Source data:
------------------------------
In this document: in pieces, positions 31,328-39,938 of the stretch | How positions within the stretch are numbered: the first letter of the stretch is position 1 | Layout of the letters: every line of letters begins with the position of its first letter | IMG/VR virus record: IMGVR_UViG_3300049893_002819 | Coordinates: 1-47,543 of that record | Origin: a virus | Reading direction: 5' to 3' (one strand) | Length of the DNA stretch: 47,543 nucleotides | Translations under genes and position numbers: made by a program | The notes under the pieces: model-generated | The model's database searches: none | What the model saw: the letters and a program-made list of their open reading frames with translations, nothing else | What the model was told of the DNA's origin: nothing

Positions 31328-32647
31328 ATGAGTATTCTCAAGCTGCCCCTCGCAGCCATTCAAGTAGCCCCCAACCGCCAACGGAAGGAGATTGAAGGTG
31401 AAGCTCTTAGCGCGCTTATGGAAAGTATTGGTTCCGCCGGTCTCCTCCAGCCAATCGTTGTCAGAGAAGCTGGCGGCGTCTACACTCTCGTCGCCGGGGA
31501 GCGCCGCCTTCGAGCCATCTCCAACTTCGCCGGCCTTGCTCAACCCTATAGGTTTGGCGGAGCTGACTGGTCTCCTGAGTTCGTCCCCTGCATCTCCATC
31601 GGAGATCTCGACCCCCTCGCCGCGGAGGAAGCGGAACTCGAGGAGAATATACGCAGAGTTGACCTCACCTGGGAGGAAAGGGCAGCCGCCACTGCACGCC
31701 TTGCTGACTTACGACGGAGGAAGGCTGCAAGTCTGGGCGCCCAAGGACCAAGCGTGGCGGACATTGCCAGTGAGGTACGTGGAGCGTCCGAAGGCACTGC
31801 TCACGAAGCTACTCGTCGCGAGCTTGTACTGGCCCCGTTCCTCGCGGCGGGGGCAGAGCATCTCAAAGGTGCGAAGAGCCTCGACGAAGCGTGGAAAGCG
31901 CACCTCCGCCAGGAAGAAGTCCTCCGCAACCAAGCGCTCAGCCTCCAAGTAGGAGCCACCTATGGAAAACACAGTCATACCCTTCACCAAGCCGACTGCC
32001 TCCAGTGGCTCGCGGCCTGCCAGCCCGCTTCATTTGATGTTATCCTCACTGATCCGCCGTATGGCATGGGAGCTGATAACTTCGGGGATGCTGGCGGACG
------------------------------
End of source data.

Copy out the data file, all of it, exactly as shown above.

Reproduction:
In this document: in pieces, positions 31,328-39,938 of the stretch | How positions within the stretch are numbered: the first letter of the stretch is position 1 | Layout of the letters: every line of letters begins with the position of its first letter | IMG/VR virus record: IMGVR_UViG_3300049893_002819 | Coordinates: 1-47,543 of that record | Origin: a virus | Reading direction: 5' to 3' (one strand) | Length of the DNA stretch: 47,543 nucleotides | Translations under genes and position numbers: made by a program | The notes under the pieces: model-generated | The model's database searches: none | What the model saw: the letters and a program-made list of their open reading frames with translations, nothing else | What the model was told of the DNA's origin: nothing

Positions 31328-32647
31328 ATGAGTATTCTCAAGCTGCCCCTCGCAGCCATTCAAGTAGCCCCCAACCGCCAACGGAAGGAGATTGAAGGTG
31401 AAGCTCTTAGCGCGCTTATGGAAAGTATTGGTTCCGCCGGTCTCCTCCAGCCAATCGTTGTCAGAGAAGCTGGCGGCGTCTACACTCTCGTCGCCGGGGA
31501 GCGCCGCCTTCGAGCCATCTCCAACTTCGCCGGCCTTGCTCAACCCTATAGGTTTGGCGGAGCTGACTGGTCTCCTGAGTTCGTCCCCTGCATCTCCATC
31601 GGAGATCTCGACCCCCTCGCCGCGGAGGAAGCGGAACTCGAGGAGAATATACGCAGAGTTGACCTCACCTGGGAGGAAAGGGCAGCCGCCACTGCACGCC
31701 TTGCTGACTTACGACGGAGGAAGGCTGCAAGTCTGGGCGCCCAAGGACCAAGCGTGGCGGACATTGCCAGTGAGGTACGTGGAGCGTCCGAAGGCACTGC
31801 TCACGAAGCTACTCGTCGCGAGCTTGTACTGGCCCCGTTCCTCGCGGCGGGGGCAGAGCATCTCAAAGGTGCGAAGAGCCTCGACGAAGCGTGGAAAGCG
31901 CACCTCCGCCAGGAAGAAGTCCTCCGCAACCAAGCGCTCAGCCTCCAAGTAGGAGCCACCTATGGAAAACACAGTCATACCCTTCACCAAGCCGACTGCC
32001 TCCAGTGGCTCGCGGCCTGCCAGCCCGCTTCATTTGATGTTATCCTCACTGATCCGCCGTATGGCATGGGAGCTGATAACTTCGGGGATGCTGGCGGACG